Disabled Hate Crime

22nd January 2019 Business Crime

Katie Price started an online petition last year which has been supported by more than 220,000 people to make online abuse a criminal offence after her son Harvey has been the victim of abhorrent trolling.

Harvey is severely disabled. He is partially blind, autistic and has Prader- Willi Syndrome (a genetic disorder). Last year Katie went on Loose Women and announced that her petition would be discussed in the House of Commons and today it has been backed by MP’s. The Criminal Justice Act 2003 defines disability as any physical or mental impairment. This includes persons with physical or learning disabilities.

Katie said that she has “to go along and give my experience about Harvey. The reason I started it is because - not just because of him, it will help other people - he was getting trolled so much about his colour, his size, his condition. And although I had people arrested and everything, the police can’t take it any further because there’s nothing in place.„

Under the current law, hate crime laws do not treat all protected characteristic equally. Under s.28-32 of the Crime and Disorder Act 1998 it is a crime to incite hatred because of religion or race, but disability is not covered.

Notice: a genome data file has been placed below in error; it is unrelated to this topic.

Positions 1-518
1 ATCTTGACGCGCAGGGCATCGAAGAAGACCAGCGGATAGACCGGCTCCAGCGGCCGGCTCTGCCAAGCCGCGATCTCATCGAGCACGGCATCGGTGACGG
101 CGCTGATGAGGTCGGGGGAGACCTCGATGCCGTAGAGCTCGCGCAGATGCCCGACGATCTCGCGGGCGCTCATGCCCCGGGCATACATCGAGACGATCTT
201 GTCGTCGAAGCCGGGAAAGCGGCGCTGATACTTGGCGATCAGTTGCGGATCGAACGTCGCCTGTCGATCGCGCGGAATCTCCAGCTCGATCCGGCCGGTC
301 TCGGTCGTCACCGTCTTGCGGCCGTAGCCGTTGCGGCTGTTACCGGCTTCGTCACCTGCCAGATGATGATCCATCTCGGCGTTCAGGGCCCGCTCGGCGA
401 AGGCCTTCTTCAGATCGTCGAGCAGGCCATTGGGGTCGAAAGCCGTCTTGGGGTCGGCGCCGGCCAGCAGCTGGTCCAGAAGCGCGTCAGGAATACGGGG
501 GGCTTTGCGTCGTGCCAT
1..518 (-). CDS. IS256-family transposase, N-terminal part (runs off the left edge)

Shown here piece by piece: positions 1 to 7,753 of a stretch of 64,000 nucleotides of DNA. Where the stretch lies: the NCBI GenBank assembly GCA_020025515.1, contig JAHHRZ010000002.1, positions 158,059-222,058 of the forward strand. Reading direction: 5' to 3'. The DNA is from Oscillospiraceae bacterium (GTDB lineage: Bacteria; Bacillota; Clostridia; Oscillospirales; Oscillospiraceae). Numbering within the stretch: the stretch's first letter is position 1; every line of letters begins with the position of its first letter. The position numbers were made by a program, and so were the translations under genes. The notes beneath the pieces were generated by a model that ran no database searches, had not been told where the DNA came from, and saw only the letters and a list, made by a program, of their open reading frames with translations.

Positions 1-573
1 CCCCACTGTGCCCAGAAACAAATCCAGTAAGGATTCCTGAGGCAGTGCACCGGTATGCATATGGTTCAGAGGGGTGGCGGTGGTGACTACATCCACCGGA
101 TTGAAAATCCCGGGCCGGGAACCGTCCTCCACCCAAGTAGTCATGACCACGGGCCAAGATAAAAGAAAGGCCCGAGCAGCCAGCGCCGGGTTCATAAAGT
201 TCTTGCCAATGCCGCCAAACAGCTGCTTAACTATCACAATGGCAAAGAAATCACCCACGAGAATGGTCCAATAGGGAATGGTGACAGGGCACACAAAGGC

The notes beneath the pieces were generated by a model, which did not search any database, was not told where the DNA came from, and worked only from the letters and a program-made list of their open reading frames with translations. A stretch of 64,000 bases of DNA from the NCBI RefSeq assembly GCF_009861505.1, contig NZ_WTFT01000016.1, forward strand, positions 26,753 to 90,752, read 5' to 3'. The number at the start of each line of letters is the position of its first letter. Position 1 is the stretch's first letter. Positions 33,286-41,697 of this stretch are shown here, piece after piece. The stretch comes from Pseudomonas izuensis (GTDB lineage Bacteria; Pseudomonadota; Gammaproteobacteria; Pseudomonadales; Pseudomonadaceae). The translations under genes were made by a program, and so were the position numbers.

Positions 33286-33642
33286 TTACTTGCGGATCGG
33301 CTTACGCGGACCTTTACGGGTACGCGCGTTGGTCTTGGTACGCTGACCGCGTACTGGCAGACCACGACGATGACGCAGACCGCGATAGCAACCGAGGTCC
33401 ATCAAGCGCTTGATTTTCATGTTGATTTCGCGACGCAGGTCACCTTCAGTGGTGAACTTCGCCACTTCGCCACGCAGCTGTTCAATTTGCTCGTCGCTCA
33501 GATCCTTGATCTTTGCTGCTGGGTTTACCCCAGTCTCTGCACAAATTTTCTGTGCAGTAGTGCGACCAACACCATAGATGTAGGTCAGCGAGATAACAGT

Social media giants like Facebook, Instagram and Twitter have been criticized for allowing hate crime to appear on their platforms & they have been urged to re-evaluate the role that they are playing in all of this. Parliament has published the following in relation to social media companies:

  • Social media companies should be required to ensure that terms and conditions, community standards, account policies and other forms of guidance are accessible to all disabled people, including people with learning disabilities. That includes Easy Read versions of all relevant policies.
  • Social media companies should be required to ensure that systems for reporting abuse or other concerns and setting privacy and other preferences are accessible to all disabled people, including adults with learning disabilities.
  • Social media companies should be required to demonstrate that they have consulted and worked in partnership with disabled people when developing their policies and processes.

The Committee Chair, Helen Jones said that “our inquiry into online abuse and the experience of disabled people has shown that social media is rife with horrendous, degrading and dehumanising comments about disabled people..The law on online abuse is not fit for purpose and it is truly shameful that disabled people have been forced off social media while their abusers face no consequences.’

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Peter Grogan is a Partner and Head of Department located in Manchester in our Business Crime, Regulation & Driving Offences department

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